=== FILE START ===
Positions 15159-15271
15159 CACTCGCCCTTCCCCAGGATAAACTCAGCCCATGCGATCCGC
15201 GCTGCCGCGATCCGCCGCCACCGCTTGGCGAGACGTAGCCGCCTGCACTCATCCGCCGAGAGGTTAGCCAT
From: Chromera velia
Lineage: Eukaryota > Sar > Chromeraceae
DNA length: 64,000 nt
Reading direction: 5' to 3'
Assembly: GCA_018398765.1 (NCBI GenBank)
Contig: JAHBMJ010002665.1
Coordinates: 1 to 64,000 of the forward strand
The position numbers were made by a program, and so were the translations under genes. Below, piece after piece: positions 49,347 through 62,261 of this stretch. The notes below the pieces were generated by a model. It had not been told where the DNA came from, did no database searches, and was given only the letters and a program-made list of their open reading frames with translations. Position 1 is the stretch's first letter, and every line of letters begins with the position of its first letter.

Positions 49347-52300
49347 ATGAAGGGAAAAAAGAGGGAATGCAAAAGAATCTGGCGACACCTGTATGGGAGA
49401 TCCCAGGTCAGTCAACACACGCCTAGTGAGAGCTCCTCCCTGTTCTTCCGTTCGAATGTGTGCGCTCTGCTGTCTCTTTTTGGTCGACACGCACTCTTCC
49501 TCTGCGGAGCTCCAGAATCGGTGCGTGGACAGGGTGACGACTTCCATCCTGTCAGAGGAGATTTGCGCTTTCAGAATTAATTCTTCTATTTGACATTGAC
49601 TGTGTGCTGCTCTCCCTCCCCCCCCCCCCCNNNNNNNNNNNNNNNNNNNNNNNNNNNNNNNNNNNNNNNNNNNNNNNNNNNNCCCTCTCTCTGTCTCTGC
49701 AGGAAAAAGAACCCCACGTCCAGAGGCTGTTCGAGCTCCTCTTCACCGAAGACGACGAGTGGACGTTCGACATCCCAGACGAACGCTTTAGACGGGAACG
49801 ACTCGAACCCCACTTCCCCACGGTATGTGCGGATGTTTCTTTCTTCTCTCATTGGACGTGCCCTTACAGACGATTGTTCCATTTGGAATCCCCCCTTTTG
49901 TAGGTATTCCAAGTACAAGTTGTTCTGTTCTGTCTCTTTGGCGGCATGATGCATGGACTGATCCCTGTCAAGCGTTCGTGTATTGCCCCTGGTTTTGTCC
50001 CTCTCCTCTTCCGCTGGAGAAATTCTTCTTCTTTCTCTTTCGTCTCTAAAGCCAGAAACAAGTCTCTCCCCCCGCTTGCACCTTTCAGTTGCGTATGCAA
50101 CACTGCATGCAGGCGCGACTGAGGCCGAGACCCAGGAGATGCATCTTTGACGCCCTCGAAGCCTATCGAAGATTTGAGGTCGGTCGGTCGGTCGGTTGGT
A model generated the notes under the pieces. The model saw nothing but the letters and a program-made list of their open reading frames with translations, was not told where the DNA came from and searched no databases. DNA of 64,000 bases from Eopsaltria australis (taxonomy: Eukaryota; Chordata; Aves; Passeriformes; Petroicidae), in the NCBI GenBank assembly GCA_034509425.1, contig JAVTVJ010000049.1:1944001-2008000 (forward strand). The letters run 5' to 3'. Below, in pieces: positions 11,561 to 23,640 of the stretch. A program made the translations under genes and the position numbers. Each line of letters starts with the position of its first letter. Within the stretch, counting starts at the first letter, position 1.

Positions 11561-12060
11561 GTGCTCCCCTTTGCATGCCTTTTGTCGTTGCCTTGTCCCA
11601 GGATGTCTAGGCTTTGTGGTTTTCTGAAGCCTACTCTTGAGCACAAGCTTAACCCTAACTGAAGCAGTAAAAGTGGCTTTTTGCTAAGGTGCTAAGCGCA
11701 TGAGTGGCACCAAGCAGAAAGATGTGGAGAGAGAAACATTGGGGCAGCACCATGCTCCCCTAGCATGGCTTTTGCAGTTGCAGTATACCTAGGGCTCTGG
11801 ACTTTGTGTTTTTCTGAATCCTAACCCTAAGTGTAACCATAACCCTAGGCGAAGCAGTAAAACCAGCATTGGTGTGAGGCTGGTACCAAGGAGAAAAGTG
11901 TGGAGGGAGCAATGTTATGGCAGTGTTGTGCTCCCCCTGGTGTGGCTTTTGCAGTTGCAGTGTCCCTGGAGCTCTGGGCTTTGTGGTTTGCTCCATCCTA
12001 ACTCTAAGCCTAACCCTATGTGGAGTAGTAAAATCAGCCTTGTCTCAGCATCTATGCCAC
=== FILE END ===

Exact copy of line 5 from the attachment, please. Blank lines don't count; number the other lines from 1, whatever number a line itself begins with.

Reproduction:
Lineage: Eukaryota > Sar > Chromeraceae